Friday, 26 February 2010

Slugs and Snails

Well, Readers, today we can all breathe a little sigh of relief around here, I think.

"What does she mean?" I hear you cry.

And I riposte, quick as a flash: what?! Didn't you notice that at least half the posts had been hidden? What do you do in here? Just look at the tit pictures? Is that it? Shame upon you! And there was I thinking you came in to ponder my art and to marvel at my wit and intelligence... (HEY! Stop scrolling down. There is no nudity in this post. NONE whatsoever, so you may as well stay up here.)

Enough of that. Let's just backtrack to the subject of the hidden posts for the time being. You remember the art competition thing I entered a few weeks ago in the hope that Steve Buscemi would give me a flat in New York? Well, I got into the finals, and that was great news, of course, but then I had a massive paranoia attack about what would happen when the judges clicked on the link from my competition profile to this blog, expecting to see deep and moving art works, and the first thing they clapped eyes on was "Be my ass-fuck Valentine". So I went through the whole blog one night carefully weeding out all the stuff about ass-fucking and snails pooing out of their ears and so on. When I'd finished, there didn't seem to be much left over, so I had to go back through the whole thing again and put a few back up. Anyway, luckily the judging is over and Steve Buscemi and his art-world chums have now presumably all gone home for tea. They didn't give me the flat in the end, but I did get an "honorable mention" which is worth much MUCH more, I think. (Shut up! It is!)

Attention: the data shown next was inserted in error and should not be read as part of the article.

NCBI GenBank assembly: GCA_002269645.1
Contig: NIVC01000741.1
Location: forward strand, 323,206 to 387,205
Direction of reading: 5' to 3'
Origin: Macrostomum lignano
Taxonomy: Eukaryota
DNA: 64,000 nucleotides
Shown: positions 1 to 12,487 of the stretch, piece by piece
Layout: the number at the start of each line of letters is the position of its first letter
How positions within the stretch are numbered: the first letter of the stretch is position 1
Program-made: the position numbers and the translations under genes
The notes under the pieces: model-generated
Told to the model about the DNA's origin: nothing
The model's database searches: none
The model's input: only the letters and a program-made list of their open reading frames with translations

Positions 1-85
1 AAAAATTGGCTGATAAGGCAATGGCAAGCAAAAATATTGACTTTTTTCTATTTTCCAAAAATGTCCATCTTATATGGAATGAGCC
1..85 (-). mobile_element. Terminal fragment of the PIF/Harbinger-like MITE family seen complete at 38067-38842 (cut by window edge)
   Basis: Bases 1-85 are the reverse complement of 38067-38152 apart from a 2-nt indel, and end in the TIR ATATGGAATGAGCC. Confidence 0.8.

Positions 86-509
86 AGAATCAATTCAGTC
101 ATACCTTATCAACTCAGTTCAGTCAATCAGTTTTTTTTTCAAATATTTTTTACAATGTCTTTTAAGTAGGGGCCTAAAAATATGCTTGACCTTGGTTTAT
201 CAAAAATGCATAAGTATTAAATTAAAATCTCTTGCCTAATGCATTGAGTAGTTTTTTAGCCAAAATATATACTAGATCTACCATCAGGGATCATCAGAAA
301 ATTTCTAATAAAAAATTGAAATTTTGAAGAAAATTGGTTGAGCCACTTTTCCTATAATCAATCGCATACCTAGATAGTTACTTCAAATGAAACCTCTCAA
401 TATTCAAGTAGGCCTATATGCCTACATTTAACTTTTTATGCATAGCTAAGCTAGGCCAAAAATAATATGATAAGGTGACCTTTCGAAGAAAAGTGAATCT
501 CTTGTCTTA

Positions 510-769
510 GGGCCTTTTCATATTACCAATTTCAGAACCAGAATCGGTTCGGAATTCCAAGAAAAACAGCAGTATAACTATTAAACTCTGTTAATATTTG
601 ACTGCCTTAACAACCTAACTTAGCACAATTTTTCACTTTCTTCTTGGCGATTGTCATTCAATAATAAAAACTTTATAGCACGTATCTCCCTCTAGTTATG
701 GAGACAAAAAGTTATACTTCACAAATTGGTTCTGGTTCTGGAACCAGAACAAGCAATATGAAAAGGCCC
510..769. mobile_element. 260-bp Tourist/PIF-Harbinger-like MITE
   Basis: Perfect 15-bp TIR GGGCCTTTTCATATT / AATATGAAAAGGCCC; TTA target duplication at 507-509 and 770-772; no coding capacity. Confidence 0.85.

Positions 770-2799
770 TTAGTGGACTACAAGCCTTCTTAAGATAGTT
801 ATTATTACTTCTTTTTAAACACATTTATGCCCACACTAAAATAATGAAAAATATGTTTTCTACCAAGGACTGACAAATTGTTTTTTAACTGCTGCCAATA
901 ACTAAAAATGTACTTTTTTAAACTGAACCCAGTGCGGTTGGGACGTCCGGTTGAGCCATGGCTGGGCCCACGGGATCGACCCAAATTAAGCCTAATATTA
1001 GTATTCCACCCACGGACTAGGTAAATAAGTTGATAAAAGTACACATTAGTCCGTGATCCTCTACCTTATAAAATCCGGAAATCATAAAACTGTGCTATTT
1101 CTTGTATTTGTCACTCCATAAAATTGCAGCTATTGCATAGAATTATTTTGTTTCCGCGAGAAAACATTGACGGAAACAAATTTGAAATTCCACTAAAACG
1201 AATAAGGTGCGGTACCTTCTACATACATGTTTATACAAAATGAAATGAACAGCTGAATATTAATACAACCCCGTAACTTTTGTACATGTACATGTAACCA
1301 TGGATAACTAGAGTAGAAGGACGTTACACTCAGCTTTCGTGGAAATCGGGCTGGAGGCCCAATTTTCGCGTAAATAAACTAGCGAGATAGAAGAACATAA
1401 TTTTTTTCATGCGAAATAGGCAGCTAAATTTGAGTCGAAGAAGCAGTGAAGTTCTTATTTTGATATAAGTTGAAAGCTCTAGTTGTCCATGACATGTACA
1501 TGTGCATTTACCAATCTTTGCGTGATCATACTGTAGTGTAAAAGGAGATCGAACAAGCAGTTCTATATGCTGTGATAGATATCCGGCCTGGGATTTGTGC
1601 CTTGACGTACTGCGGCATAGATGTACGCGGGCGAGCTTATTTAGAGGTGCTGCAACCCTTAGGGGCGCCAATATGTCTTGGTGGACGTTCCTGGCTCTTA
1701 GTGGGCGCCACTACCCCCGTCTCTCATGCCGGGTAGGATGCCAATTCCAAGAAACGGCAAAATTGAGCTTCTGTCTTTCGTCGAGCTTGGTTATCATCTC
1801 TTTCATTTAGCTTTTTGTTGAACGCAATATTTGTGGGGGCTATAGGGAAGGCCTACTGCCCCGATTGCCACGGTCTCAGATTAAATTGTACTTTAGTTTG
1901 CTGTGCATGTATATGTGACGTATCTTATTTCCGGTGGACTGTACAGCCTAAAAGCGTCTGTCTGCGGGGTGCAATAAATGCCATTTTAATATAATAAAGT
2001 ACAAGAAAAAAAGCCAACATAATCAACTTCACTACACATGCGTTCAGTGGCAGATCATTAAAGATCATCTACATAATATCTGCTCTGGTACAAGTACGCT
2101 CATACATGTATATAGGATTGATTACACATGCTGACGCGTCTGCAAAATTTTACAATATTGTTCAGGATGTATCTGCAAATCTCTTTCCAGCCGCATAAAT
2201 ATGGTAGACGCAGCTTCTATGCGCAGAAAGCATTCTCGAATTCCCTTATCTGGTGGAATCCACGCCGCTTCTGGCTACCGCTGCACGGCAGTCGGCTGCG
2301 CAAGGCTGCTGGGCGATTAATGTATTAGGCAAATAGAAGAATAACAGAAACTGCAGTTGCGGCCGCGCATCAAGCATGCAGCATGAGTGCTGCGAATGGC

Actually, you're right. It isn't. But that is neither here nor there. The only reason I am writing this post is to announce to you that I have just spent a pleasantly frivolous early-afternoon putting all the embarrassing, rude and puerile back-posts which I had made private last week back up again. This blog has thus been lovingly restored to it's pre-Buscemi levels of filthiness. And now please allow me to set the tone back to its accumstomed level so that we can all relax again:

Snails poo and breathe out of little arseholes on one side of their heads. I have seen and heard them doing it.

Thank you. You may now resume your ordinary activities.

(See? Told you there wouldn't be nudity. Now go back up to the top and read this properly, you scallywag.)


  1. the buscemi complex, so.

  2. Don't say his name too loudly, or he may come back.

  3. would you (really) mind?

    (i mean - now you don't have anything to loose anymore?)

  4. I'm a very territorial creature. I need to feel that I'm the only celebrity in this little corner of the web. So if he turned up here, I'd certainly growl at him and narrow my eyes into menacing little slits.

  5. So sorry to post this off-topic not to mention irrelevant question as a comment here, but it's been eating me on the inside for days: what type of Polaroid camera are you using and with which film paper? Your photos, as well as those from Tickl mag look stunning!